Similarly, a divorce granted by the ecclesiastical (Church) authorities is treated as a valid divorce for civil purposes, while non-Catholics have to secure a divorce before a civil court.

Coutinho admits that the code favours Catholic Christians and has an exception for Hindus. According to Almeida, uniformity doesn’t necessarily mean equality and to a large extent, women continue to be excluded from their rights unless they can enforce them.

A counterpoint

Coutinho and Almeida believe that the debate for a uniform civil code is mostly driven by polarising politics.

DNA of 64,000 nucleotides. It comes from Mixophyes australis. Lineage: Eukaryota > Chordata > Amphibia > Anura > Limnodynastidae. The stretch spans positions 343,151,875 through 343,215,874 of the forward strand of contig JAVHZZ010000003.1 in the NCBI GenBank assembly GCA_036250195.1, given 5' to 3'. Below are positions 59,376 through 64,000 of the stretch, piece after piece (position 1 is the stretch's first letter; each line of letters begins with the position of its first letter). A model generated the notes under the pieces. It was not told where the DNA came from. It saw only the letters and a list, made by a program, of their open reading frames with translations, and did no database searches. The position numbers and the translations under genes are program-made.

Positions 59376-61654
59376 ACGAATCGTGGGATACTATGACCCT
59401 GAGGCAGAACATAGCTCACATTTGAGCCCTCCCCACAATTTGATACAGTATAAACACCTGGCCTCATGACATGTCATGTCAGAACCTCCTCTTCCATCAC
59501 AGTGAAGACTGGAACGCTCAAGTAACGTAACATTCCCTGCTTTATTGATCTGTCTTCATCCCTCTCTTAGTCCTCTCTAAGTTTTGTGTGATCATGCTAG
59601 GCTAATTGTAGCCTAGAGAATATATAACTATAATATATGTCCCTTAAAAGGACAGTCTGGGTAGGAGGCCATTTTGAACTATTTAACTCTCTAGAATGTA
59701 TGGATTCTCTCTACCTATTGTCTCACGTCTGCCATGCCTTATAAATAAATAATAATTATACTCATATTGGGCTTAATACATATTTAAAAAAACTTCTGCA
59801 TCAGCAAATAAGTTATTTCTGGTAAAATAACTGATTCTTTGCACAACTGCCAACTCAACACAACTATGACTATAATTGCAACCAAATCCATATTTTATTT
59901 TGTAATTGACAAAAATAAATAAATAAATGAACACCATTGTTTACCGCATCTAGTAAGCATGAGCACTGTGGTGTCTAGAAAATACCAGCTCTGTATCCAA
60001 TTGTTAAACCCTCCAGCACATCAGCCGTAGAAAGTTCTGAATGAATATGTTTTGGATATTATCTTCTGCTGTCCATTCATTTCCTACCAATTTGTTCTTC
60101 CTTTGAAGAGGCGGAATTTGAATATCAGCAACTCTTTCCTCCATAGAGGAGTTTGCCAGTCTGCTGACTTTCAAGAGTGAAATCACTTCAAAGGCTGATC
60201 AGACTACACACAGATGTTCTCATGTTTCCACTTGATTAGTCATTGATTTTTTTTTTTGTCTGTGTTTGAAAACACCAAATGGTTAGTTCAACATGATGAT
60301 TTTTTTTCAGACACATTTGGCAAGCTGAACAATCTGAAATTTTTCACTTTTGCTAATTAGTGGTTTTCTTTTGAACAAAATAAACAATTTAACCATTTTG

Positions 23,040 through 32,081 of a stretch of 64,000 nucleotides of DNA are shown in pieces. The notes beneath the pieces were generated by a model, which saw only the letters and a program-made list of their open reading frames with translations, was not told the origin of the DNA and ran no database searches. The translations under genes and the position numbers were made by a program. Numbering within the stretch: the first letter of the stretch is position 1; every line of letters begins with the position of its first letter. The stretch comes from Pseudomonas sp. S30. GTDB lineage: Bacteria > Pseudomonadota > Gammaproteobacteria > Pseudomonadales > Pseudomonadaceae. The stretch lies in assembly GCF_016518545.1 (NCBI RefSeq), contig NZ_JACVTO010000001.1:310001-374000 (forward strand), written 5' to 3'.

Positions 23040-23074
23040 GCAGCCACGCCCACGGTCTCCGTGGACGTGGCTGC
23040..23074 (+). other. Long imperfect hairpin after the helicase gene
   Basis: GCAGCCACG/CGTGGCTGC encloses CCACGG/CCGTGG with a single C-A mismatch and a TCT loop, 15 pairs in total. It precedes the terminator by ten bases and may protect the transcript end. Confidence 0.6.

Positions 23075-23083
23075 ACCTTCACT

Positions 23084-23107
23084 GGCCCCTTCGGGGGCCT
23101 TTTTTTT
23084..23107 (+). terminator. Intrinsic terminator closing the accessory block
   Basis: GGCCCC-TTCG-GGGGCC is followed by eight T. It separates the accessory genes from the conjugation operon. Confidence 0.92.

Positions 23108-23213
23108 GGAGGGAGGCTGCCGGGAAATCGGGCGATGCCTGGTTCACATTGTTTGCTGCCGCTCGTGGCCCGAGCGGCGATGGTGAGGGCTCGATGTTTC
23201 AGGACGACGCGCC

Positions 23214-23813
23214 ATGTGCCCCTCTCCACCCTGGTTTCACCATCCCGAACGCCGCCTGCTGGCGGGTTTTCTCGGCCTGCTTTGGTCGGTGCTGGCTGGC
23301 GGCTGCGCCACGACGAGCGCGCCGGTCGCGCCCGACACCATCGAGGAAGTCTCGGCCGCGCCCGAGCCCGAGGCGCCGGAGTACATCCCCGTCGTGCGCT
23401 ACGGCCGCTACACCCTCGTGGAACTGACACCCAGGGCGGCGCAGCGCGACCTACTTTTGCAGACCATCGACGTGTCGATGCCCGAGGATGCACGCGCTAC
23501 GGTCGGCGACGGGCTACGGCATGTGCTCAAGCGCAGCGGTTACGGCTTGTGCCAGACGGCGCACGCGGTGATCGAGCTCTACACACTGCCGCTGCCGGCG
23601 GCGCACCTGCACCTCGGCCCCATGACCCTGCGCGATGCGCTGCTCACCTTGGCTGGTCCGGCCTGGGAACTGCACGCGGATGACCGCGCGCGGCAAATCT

“There can be no two opinions that a secular country needs to have secular laws which are gender just. The law commission of India was adjoined with the responsibility of formulating a uniform civil code and has opined that a country of such diverse dimensions in the matter of religion and culture does not require uniformity of laws. What is required is reforms to all the personal laws making them gender just. Our country requires reform in all laws in the area of marriage, succession and divorce. If each of the existing law of every community is made progressive and gender just, we may not even require a uniform law for all the communities,” he said.